Some female narrators recognized the fact that there have been major cultural changes between their time in their country of origin to where they are settled in a refugee camp:

"Being a refugee, culture has changed, e.g. food. In Rwanda, some food was only eaten by men but that had to change when we became refugees. Everyone eats the same food... In Rwanda, we lived as extended families but now we are scattered with some in Nakivale and Kyaka" (Narrator 2, Amaguru).

For the Rwandese women who can now eat chicken, pork and grasshoppers like the men, coming out of their country seems to take on an emancipating dimension. While on one side, the narrative points to positive cultural transformation, it also notes the cultural losses: the family lineages which are severed by the pragmatism of camp arrangements.

Another cultural change that was stressed repeatedly is the language shift. At first it was perceived as a barrier: "There was a language barrier when I arrived here. I did not speak Runyankole at first, only Kinyarwanda" (Narrator 3, Amaguru). This narrator appreciates the difficulty of linguistic changes. He then points to the benefits of accepting assimilation, but ends up judging his performance rather harshly. It is interesting to note that although many of the refugees could speak some Kiswahili in their projection of identification, they express the need to connect with the host community, not in the regional lingua-franca, but rather in the local and official languages. The wish to be assimilated, to mix completely and 'merge', is further expressed by the following narrative:

"Culture here is not really very different from the one in Rwanda because we have almost similar foodstuffs and as for me, I don't really care about the difference in language since I now understand Runyankole. I find it better living here than going back to Rwanda" (Narrator 4, Galimaka).

The interviewee was striving to bring together the two cultures by reducing the differences and emphasizing the similarities. Midway between her efforts of closing the cultural gap, she 'jumps' the divide and identifies herself completely with the host culture. The evolution of this narrative projects the typical 'turn around' attitude of some refugees who have 'put on' the new culture like a new garment and are now shunning the past identity, like some old unfashionable outfit.

The cultural shift and identity "jumps' take on several profiles, with some hovering in between the two identities and cultures:

"I came here with my mother in 1995. I sometimes go back to Rwanda and leave my mother here. It is a nice country though security is poorer compared to here... The thing I hate most in Rwanda is the system of cultivating a certain type of crop depending in which region you are, but here it is different. You see, I am from the garden right now to dig what I want" (Narrator 3, Galimaka).

This youth of 19 years presents what looks like split identities. She is still attached to the identity of her country of origin but keeps hinting at a preference for identification with her host country. She keeps on comparing the two identities but finally places the host identity above her past one. Her narrative comes through like an amorous declaration of a village belle who is playing tricks on several suitors in a speculative stance on identity.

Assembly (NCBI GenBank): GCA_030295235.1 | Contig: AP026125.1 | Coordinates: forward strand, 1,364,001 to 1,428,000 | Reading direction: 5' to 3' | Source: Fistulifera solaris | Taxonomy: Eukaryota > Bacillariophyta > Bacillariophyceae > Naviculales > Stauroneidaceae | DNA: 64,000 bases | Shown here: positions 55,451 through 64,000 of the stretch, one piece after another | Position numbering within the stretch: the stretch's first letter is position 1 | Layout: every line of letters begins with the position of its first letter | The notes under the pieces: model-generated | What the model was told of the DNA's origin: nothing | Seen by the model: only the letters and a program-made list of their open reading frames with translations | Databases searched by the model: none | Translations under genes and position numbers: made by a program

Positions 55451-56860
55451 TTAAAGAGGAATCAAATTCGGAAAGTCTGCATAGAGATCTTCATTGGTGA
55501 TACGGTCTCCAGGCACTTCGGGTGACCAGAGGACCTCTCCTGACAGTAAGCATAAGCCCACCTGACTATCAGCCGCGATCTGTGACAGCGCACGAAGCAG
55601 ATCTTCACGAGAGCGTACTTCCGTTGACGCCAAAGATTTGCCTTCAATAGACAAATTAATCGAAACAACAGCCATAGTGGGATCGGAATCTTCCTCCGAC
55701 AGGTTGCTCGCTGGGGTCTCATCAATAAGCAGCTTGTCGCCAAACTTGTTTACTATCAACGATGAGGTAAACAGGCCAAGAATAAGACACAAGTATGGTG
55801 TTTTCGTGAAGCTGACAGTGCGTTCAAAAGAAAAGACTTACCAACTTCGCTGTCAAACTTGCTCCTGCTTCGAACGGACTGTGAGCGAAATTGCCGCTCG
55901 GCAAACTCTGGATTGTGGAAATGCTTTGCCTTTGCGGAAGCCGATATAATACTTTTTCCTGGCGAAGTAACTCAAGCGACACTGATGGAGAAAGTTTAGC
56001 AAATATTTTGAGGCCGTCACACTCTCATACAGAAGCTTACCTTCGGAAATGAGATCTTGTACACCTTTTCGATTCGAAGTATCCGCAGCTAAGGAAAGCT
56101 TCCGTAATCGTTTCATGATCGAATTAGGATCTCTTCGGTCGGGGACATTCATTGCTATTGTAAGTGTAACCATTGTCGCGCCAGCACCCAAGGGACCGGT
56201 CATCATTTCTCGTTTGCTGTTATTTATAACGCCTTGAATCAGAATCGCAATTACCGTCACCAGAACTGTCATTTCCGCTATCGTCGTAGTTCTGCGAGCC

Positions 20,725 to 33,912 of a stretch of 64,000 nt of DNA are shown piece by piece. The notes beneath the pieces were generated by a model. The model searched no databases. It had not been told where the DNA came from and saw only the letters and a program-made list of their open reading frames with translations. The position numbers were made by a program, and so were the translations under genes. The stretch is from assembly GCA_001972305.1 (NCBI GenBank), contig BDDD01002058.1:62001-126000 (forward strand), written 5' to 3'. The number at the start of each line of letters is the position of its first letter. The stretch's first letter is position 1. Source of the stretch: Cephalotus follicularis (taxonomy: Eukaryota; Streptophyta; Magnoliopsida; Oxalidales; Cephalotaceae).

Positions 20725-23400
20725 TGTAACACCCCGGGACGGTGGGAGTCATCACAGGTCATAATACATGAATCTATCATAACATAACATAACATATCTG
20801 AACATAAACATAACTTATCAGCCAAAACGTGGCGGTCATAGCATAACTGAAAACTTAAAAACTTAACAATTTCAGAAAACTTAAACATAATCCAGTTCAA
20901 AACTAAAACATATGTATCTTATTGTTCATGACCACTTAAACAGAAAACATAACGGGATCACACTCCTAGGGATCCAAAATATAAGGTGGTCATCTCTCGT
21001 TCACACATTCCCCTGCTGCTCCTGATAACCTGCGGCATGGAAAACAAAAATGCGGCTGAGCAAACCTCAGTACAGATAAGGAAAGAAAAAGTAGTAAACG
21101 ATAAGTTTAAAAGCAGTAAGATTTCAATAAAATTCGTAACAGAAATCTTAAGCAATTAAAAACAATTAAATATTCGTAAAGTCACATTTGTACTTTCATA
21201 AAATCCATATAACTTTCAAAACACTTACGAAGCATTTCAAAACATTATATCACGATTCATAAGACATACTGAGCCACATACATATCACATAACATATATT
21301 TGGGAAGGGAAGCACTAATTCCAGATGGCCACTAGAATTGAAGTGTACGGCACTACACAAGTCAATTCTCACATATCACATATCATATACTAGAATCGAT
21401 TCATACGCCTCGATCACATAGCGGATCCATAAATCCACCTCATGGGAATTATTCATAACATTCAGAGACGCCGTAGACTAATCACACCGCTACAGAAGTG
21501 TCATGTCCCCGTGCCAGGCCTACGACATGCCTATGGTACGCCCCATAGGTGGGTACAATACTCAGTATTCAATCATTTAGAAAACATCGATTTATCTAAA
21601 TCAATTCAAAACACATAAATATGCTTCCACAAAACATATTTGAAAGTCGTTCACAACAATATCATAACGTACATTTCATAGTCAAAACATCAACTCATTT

This narrative shows that apart from permitting 'putting on' or 'off'' the host culture's identity, living in contact has facilitated the integration of host community members into the refugee culture. The cultural similarities between the two Bantu cultures can generate partial confluence in some contexts. The church community in this case, with its sharing of spiritual values and practice of the same religious rituals, sets the stage for cultural permutation.

In conclusion, we observe that there are a few people (20%) who share a completely positive emotional link with their past identity. These are perhaps the ones who paint a pre-conflict perspective of peace and prosperity. There is also some ambivalence of identification with a peaceful past and the shock of war — this was emphasized by a significant proportion of narrators in their primary experiences of war. For this group, the stability and certitude that prevailed before the conflict is contrasted with the incertitude and instability of the dark side of the war. Amongst these narratives, we find interviewees whose picture of the country of origin is negative when juxtaposed with the present identity and social life in the camp. At the extreme end of this negative picture we find narratives which completely subvert the normal emotional link to the place or nation of origin and build a 'case to answer' against their pre-conflict communities. Some narrators recognized the fact that moving from the historical context of the country of origin to the refugee camp facilitated major cultural shifts: eating food that was forbidden to women, learning a new language and other host community's cultural practices. Finally, we noted a group of narrators who oscillated between the identity of origin and the post-conflict one. Some members had split identities with a speculative stance that allowed them to practice a cultural permutation, mostly in times of conflict.


The project reported on here was undertaken with support from the Council for Social Science Research in Africa, CODESRIA (2009-2010), with the participation of Clara Amaguru, Alfred Karemera, Lucy Galimaka, Charlotte Karungi, Stella Laloyo, John-Bosco Ngoya, Grace Tukahirwa and Dr. Edith Natukunda-Togboa as the Principal Investigator.